When you hear the term "convenience store," you might think of names like 7-11, Walgreens, CVS...and, perhaps someday, Amazon?
Hoping to grow its grocery sales, the Seattle retailer is looking into opening its own small bodegas to sell produce, milk, meat and other perishables, The Wall Street Journal reported Tuesday, citing people familiar with the plans.
Amazon declined to comment on the report.
The report comes two months after tech site GeekWire said Seattle-based Amazon is building a drive-up grocery store in its hometown.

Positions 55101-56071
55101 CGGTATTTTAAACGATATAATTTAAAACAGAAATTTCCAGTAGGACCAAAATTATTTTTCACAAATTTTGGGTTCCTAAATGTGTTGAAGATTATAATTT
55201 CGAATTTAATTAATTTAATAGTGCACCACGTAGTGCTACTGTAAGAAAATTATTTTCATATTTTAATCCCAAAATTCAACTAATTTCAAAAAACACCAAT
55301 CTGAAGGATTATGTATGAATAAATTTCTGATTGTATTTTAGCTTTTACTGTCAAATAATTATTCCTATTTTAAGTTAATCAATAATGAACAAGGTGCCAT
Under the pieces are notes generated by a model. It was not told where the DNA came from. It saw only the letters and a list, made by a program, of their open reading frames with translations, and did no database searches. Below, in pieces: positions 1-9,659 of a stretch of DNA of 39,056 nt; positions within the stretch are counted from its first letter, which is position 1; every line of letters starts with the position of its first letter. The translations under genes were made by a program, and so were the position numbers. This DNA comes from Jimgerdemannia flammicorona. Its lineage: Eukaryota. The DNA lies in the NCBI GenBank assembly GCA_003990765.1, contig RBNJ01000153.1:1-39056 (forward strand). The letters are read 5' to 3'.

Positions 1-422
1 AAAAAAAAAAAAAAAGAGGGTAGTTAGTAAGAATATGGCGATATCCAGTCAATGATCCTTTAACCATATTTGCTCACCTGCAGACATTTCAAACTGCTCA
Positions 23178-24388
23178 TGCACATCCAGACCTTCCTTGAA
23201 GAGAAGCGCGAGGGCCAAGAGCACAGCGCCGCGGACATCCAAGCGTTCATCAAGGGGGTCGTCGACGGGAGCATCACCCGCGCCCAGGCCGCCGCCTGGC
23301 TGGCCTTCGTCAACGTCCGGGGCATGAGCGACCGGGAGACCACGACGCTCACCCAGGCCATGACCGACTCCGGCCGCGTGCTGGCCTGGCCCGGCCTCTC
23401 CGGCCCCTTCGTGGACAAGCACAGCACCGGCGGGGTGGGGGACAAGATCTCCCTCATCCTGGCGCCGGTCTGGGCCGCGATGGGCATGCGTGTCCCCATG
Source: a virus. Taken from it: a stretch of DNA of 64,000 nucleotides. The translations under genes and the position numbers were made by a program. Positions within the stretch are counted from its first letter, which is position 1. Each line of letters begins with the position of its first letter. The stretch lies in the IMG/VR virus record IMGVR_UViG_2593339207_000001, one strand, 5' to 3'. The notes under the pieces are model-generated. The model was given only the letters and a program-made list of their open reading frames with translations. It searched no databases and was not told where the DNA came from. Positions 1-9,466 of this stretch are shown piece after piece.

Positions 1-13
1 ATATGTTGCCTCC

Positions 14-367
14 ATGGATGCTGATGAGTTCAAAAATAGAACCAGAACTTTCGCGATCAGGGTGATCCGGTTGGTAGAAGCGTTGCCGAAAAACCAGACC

Expanding into physical grocery locations could be a way for Amazon to make buying with the company a more regular habit and help it keep growing its grocery delivery service, AmazonFresh. Yet, while Amazon successfully disrupted the retail world by offering speedy shipments right to people's doors, convenience store and grocery pickup concepts already exist, so Amazon would have lots of competition.
For instance, Walmart already has been adding grocery pickups. Since it operates a base of about 4,600 US stores, it would have a big advantage over Amazon, which would have to find, build and open new locations.
The Amazon convenience stores will play off the blueprints of no-frills discounters like Aldi and dollar stores, the Journal reported. These locations, though, may take a year or more to open, and the plans may be shelved entirely, the publication said.